Hundreds of businesses shut down in eastern Turkey amid curfews, terror attacks
Şehriban Oğhan - DİYARBAKIR
DHA photoContinuing terror attacks and curfews have dramatically affected economic and trade transactions in eastern Turkey since last June, as around 500 businesses have closed down only in the Sur district of southeastern Diyarbakır since then, according to businesspeople from the region.
The companies have lost almost 70 percent of their revenue, they added.
According to data from the Diyarbakır Chamber of Financial Consultants, around 500 businesses were shut down in Sur and another 50 were moved elsewhere.
“Insurance experts have set a price of almost one-fifth on our goods. Banks don’t want to postpone loan repayments. Business activities are about to halt here. We don’t have the power to stand,” said the head of the Eastern and Southeastern Business Associations Federation, Şah İsmail Bedirhanoğlu.
Businesspeople from the region said they would visit Deputy Prime Minister Mehmet Şimşek and Development Minister Cevdet Yılmaz next week to discuss the issue.
Economic hardships in the region started last June amid escalating conflicts between outlawed Kurdistan Workers’ Party (PKK) militants and Turkish security forces. The region has been feeling the economic result of these conflicts hard recently, particularly since Nov. 28, when Diyarbakır Bar Association head Tahir Elçi was killed, and as a result of multiple curfews. On Dec. 4 security forces were involved in clashes with PKK militants in Sur, where a curfew was still in effect. Curfews were announced in several other eastern provinces, including Batman, Mardin, Şırnak and Hakkari.
The head of the Diyarbakır Chamber of Financial Consultants, Erkan Azizoğlu, underlined the importance of Sur in Diyarbakır’s economic activities.
“The oldest and the most stable businesses of Diyarbakır are based in Sur, which is the heart of the city in terms of both trade and tourism. Around 10 percent of 5,000 taxpayers in the district however closed down their businesses in the last couple of months. If the businesses had been so old, the picture would have been darker. Many tradesmen cannot make any business now and try to remain standing by taking loans or selling their equities,” he said.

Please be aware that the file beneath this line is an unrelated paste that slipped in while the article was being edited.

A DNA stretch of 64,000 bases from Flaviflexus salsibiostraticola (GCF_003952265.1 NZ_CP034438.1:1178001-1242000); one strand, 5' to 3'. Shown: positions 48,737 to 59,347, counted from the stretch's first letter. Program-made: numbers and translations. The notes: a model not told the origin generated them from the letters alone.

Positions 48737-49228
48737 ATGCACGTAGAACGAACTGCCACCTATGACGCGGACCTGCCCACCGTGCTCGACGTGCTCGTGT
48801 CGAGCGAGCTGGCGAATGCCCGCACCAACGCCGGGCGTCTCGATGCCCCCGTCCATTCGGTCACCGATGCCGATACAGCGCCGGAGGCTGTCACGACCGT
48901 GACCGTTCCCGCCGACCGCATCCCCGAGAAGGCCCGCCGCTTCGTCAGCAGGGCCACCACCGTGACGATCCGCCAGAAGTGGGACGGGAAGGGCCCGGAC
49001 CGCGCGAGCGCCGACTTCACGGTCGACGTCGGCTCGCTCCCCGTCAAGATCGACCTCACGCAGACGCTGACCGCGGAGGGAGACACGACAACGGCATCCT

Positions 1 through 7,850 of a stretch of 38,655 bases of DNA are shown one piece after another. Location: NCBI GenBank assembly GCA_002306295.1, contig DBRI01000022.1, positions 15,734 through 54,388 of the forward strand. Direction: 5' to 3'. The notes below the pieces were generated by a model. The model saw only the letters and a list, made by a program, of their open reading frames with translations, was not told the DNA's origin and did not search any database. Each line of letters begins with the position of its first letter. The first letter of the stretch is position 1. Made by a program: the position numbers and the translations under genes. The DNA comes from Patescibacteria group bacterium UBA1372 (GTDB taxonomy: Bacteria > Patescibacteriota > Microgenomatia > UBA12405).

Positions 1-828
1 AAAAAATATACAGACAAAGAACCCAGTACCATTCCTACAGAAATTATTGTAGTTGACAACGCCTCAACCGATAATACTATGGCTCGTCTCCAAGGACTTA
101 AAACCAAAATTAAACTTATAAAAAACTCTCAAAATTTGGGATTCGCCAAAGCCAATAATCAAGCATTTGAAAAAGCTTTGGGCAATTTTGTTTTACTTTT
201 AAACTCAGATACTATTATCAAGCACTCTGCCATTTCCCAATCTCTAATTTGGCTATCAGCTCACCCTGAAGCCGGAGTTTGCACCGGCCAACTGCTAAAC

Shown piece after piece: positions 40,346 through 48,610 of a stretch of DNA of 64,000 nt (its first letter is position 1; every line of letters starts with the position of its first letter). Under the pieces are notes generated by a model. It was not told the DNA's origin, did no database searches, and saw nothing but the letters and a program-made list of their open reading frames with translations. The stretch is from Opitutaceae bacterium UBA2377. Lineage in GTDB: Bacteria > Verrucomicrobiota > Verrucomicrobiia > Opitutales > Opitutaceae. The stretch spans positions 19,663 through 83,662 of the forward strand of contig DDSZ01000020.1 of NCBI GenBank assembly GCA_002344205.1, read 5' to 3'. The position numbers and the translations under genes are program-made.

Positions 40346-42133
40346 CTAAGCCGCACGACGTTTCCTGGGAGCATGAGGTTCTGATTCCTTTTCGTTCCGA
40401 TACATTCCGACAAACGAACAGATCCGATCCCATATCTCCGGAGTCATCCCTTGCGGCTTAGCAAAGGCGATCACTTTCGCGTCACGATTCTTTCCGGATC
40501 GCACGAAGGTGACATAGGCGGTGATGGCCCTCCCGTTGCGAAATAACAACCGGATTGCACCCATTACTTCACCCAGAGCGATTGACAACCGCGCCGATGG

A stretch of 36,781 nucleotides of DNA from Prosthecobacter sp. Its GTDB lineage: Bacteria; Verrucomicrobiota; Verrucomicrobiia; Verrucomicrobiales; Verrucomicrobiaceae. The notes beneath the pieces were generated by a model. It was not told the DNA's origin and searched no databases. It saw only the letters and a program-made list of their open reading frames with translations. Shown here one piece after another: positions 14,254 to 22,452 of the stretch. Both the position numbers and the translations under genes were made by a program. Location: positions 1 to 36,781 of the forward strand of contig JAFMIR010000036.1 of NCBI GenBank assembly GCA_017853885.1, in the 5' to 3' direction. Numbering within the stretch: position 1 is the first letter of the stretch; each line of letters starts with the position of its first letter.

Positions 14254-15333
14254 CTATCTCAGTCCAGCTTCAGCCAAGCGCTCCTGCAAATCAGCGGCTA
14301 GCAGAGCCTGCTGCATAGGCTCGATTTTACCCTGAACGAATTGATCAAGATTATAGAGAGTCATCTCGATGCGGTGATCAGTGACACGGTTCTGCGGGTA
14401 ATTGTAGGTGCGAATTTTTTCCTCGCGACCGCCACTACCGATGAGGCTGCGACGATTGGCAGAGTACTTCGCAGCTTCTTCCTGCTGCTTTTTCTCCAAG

He noted shops in the city are closed in the afternoon, even on days when a curfew is not in effect, adding that revenues have decreased by 70 percent over the last six months.
Bedirhanoğlu said he had paid his workers’ salaries from his own sources in the last six months at his 100-room hotel in Sur.
“We took 6 billion Turkish Liras of investment loan from the bank to build the hotel. As there is not any business at the hotel now, we have faced difficulties in paying our debt. We are in talks with banks to postpone the loan repayment, but we haven’t reached an accord yet… We have a three-story building which was originally valued at 5 billion liras, but an expert has recently set a price at around 2.7 billion liras. Then his bosses in Ankara slashed this amount to 1.7 billion liras. And the bank announced the final price at 1 billion liras. What can we do? Banks have urged us to make investments in the western Turkey,” he noted.